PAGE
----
State-space modelling with correlated measurement errors with application to small area estimation under benchmark constraints

Pfeffermann, D. and Tiller, R. (2006) State-space modelling with correlated measurement errors with application to small area estimation under benchmark constraints. Journal of the American Statistical Association, 101, (476), 1387-1397. (doi:10.1198/016214506000000591).


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This article shows how to benchmark small-area estimators, produced by fitting separate state-space models within the areas, to aggregates of the survey direct estimators within a group of areas. State-space models are used by the U.S. Bureau of Labor Statistics (BLS) for the production of all of the monthly employment and unemployment estimates in census divisions and the states. Computation of the benchmarked estimators and their variances is accomplished by incorporating the benchmark constraints within a joint model for the direct estimators in the different areas, which requires the development of a new filtering algorithm for state-space models with correlated measurement errors. The new filter coincides with the familiar Kalman filter when the measurement errors are uncorrelated. The properties and implications of the use of the benchmarked estimators are discussed and illustrated using BLS unemployment series. The problem of small-area estimation is how to produce reliable estimates of area (domain) characteristics and compute their variances when the sample sizes within the areas are too small to warrant the use of traditional direct survey estimates. This problem is commonly handled by borrowing strength from either neighboring areas and/or from previous surveys, using appropriate cross-sectional/time series models. To protect against possible model breakdowns and for consistency in publication, the area model-dependent estimates often must be benchmarked to an estimate for a group of the areas, which it is sufficiently accurate. The latter estimate is a weighted sum of the direct survey estimates in the various areas, so that the benchmarking process defines another way of borrowing strength across the areas.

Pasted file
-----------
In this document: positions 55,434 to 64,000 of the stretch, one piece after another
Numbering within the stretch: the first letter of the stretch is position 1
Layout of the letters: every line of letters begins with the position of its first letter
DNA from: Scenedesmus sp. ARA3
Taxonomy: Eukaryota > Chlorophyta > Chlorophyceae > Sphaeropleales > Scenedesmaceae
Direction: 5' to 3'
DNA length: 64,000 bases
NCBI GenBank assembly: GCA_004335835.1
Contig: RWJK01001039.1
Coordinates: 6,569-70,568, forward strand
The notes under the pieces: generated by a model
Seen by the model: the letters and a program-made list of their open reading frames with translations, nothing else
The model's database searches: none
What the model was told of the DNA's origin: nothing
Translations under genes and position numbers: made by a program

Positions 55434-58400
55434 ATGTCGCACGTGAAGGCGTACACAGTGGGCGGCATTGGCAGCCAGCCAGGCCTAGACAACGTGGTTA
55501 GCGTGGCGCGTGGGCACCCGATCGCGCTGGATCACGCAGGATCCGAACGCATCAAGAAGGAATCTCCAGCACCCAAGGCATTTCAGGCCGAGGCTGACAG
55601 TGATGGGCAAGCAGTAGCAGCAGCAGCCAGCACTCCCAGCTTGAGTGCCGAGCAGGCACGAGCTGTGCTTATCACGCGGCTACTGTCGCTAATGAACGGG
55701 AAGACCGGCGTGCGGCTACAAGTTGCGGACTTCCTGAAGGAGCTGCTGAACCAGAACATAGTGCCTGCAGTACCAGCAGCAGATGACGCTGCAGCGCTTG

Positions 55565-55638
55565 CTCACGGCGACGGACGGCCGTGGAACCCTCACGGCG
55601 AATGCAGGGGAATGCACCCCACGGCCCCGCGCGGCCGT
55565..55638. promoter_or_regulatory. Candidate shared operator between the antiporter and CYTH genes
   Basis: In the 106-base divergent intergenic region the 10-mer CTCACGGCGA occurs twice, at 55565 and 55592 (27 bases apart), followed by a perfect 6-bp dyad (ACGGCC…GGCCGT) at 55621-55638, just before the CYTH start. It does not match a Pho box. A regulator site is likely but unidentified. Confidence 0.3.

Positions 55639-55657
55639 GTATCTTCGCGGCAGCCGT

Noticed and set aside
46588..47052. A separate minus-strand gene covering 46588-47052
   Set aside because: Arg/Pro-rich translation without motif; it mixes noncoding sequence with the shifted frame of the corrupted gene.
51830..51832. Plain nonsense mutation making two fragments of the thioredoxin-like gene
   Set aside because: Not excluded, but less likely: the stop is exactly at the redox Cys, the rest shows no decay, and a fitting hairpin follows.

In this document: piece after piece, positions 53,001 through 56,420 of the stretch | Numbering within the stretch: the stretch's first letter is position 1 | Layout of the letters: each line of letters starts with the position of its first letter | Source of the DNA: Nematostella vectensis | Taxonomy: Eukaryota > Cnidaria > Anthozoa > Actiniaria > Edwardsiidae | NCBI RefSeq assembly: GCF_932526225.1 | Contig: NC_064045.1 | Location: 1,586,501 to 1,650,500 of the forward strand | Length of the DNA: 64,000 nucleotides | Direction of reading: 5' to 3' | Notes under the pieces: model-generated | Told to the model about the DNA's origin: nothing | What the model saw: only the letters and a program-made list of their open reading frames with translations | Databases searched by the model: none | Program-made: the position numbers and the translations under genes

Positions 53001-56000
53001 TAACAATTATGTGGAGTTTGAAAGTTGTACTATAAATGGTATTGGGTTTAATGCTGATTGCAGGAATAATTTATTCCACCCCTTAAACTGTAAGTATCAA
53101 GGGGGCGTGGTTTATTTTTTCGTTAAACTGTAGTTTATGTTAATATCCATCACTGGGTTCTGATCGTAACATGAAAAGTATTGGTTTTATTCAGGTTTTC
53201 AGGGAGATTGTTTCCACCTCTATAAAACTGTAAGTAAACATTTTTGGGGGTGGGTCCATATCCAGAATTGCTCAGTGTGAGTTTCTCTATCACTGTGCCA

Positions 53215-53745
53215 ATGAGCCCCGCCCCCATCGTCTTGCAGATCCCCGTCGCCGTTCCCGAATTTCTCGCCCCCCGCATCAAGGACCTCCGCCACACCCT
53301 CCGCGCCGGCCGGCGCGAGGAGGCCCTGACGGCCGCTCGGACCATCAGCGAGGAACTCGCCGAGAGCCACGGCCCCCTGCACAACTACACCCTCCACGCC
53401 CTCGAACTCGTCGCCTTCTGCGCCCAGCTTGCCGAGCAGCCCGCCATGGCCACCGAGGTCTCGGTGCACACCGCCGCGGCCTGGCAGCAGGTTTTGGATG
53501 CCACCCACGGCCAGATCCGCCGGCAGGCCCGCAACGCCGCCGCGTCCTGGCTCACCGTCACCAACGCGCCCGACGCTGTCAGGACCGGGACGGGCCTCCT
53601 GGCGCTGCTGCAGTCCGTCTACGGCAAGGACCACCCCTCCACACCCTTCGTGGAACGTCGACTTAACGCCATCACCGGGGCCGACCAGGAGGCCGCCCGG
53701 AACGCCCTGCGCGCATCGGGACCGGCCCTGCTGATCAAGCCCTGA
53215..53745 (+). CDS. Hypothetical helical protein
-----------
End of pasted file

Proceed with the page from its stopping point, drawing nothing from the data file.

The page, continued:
Item Type: Article
Digital Object Identifier (DOI): doi:10.1198/016214506000000591
ISSNs: 0162-1459 (print)
Related URLs:
Subjects: H Social Sciences > HA Statistics
Divisions : University Structure - Pre August 2011 > Southampton Statistical Sciences Research Institute
University Structure - Pre August 2011 > School of Social Sciences > Social Statistics
ePrint ID: 39145
Accepted Date and Publication Date:
December 2006Published
Date Deposited: 21 Jun 2006
Last Modified: 31 Mar 2016 12:09

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